Addendum II: I just realized something. Pipes' ends his reply to Auster with obvious confusion and irritation as he does not discern any policy differences in terms of implementation between Auster & himself. In other words, what matters in the argument between essentialism and nominalism on the first order? I think one must consider the background of both individuals. Lawrence Auster is a devout Christian (conservative Episcopalian) who converted from a non-Christian Jewish background, ergo, he espouses the essential tenets of the Christian faith. To my knowledge Daniel Pipes is not an orthodox Jew, and so like many non-Orthodox Jews his attitude toward religion is possibly rather flexible, and oriented toward the manifestations of religion rather than introspective aspects of faith and belief.

Illustration below:

Imagine if you will. You give a sentient alien a King James Bible. You have this alien read this tome front to back.

Now, you explain to the alien that in the United States certain regions believe in the literal truth of this text more than other regions. You stipulate that the "New Testament" is generally considered more important to the majority of individuals in the United States. Additionally, you also explain that there is interregional variation in interpersonal displays of aggression as well as openness to international belligerance.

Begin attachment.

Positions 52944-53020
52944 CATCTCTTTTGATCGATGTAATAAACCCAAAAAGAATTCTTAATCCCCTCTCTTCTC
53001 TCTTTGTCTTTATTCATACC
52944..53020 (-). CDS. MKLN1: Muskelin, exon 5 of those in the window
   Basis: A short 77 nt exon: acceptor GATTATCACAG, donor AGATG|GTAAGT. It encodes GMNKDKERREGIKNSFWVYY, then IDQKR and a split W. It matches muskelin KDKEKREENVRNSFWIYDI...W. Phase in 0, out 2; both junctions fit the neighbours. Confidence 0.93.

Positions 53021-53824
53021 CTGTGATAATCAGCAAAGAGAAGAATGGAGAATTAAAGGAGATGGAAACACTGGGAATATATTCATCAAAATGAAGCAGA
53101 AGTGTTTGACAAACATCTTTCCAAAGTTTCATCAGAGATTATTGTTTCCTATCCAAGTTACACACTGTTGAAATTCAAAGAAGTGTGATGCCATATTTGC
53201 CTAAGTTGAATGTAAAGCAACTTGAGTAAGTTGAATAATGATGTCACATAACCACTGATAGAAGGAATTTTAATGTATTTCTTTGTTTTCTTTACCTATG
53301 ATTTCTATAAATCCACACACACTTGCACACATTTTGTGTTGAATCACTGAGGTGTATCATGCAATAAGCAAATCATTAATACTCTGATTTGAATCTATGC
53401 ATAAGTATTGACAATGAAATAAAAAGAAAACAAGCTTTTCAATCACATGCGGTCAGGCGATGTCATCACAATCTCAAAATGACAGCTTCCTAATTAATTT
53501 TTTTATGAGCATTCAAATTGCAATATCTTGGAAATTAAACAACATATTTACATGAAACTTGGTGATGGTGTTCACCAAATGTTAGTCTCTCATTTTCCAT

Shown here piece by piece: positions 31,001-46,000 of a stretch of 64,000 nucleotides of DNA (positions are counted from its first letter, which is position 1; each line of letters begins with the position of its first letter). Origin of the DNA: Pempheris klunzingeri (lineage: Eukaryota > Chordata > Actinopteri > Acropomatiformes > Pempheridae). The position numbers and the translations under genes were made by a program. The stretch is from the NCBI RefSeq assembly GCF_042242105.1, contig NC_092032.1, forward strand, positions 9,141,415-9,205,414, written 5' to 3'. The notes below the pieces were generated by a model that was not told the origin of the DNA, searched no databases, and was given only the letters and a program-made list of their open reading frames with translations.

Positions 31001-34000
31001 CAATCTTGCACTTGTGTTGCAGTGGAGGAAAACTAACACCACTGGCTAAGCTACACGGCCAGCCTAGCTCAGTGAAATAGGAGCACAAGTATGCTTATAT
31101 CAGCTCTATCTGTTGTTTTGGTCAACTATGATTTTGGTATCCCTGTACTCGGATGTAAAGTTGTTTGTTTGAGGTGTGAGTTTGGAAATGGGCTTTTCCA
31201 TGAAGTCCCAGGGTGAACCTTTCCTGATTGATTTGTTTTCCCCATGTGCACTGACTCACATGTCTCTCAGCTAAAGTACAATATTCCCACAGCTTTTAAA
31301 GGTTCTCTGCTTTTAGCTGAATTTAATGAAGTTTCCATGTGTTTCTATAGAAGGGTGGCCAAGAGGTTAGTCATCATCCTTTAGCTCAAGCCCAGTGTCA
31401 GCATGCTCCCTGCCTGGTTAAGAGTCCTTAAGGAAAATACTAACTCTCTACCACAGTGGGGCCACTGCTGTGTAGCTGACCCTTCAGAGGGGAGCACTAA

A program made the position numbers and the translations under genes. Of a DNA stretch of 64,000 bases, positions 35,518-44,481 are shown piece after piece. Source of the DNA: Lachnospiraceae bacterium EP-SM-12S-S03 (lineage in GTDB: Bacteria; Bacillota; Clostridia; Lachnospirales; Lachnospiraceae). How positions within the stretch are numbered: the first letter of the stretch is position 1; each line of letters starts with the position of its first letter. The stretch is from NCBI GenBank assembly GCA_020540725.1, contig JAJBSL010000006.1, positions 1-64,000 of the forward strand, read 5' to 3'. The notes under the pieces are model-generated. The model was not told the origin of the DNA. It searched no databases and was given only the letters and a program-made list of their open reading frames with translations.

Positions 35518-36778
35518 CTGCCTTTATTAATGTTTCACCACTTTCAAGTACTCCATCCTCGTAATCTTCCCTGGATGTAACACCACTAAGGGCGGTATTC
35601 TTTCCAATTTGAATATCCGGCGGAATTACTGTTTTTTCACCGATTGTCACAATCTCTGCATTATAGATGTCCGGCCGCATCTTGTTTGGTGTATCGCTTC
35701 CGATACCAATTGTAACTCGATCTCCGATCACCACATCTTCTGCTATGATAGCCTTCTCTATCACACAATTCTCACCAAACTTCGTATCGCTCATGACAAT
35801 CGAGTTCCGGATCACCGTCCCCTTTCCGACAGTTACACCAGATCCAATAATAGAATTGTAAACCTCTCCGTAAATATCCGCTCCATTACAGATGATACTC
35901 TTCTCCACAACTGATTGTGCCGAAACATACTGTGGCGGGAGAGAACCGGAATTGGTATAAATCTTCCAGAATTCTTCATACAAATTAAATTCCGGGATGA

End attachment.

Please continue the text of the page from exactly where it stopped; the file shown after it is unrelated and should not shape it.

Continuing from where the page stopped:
Would the alien predict that a literal belief in NT correlated with aggression and warlike propensities or not?

You can also stipulate that a minority of the population rejects the NT and hews to the "Old Testament" (the Hebrew Bible), at least nominally. Would the alien predict that these individuals would emphasize interpersonal aggression and warlike tendencies or not?

Posted by razib at 05:23 PM | | TrackBack

Women in science on Science Friday

Women in Science. The guests are Nancy Hopkins (you know her), Marianne Bronner-Fraser (biology, Caltech), Meg Urry (physics, Caltech) and Nicole Weekes (psychology, Pomona). Should be archived at the above URL soon.

Related: Over at his fMRI blog Aziz comments on the different uses of gray and white matter by men and women. Meghan O'Rourke in Slate slams Summers for his tactlessness. She makes a good point about the "blind audition" isssue, but tends to talk about average differences (even though she acknowledges that the tails are what matters) and uses value laden terms like superiority.

Posted by razib at 11:58 AM | | TrackBack

January 27, 2005

The Galtonian Revolution visits the NSCDC